OIG Issues Special Fraud Alert: Physician-Owned Distributorships (PODs)
On March 26, 2013 the Department of Health and Human Services, Office of Inspector General (OIG) issued a Special Fraud Alert: Physician-Owned Entities (Alert). The Alert focuses on the specific attributes and practices of “physician-owned entities that derive revenue from selling, or arranging for the sale of, implantable medical devices ordered by their physician-owners for use in procedures the physician-owners perform on their own patients at hospitals or ambulatory surgical centers.” Such entities are commonly referred to as “physician-owned distributorships (“PODs”). The OIG believes that such arrangements may produce substantial risk of fraud and abuse and pose patient safety dangers.
The Alert echoed past guidance documents regarding physician investments in entities to which they refer and the “the strong potential for improper inducements between and among the physician investors, the entities, device vendors, and device purchasers,” noting that such arrangements “should be closely scrutinized under the fraud and abuse laws.”
The Alert identifies “questionable features” regarding the structure of PODs, including selection of investors who are in a position to generate significant business for the entity, requiring investors who no longer practice in the service area to sell their ownership interests, and distribution of returns on investment substantially in excess of the risk involved. The OIG believes that PODs exhibiting any of these features potentially raise four major concerns typically associated with kickbacks: “corruption of medical judgment, overutilization, increased costs to the Federal health care programs and beneficiaries, and unfair competition.”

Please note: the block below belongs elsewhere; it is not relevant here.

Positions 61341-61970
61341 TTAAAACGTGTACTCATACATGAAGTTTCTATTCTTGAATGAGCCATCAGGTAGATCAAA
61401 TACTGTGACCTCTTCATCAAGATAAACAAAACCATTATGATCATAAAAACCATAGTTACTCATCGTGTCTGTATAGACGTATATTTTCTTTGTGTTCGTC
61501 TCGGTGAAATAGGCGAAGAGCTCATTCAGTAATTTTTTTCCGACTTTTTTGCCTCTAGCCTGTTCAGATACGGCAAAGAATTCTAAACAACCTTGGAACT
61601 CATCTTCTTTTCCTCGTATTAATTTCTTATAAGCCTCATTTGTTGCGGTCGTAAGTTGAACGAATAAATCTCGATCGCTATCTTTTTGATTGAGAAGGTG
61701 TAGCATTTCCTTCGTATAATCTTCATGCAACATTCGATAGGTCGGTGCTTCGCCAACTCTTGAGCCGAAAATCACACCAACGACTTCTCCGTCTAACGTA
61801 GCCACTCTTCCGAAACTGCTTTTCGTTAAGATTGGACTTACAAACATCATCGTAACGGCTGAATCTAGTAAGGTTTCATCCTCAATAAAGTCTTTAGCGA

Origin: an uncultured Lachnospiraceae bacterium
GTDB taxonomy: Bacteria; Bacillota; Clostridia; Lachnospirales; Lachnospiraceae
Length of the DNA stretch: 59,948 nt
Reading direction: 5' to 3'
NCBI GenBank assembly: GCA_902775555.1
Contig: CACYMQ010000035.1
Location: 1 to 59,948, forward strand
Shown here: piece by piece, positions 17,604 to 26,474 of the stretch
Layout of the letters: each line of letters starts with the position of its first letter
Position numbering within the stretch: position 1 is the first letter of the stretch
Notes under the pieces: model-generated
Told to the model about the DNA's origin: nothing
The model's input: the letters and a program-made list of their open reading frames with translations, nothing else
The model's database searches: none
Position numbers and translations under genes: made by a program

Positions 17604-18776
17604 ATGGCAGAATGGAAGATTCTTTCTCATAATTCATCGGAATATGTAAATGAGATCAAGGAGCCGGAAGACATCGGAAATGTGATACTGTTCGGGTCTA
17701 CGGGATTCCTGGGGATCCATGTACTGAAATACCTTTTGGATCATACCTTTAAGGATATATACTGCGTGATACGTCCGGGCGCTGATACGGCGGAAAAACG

The OIG goes on to express its belief that “PODs are inherently suspect under the anti-kickback statute” and provides a list of “suspect characteristics.” The Alert emphasizes that the list of suspect characteristics “is not intended to serve as a blueprint for how to structure a lawful POD, as an arrangement may not exhibit any of the suspect characteristics and yet still be found to be unlawful.”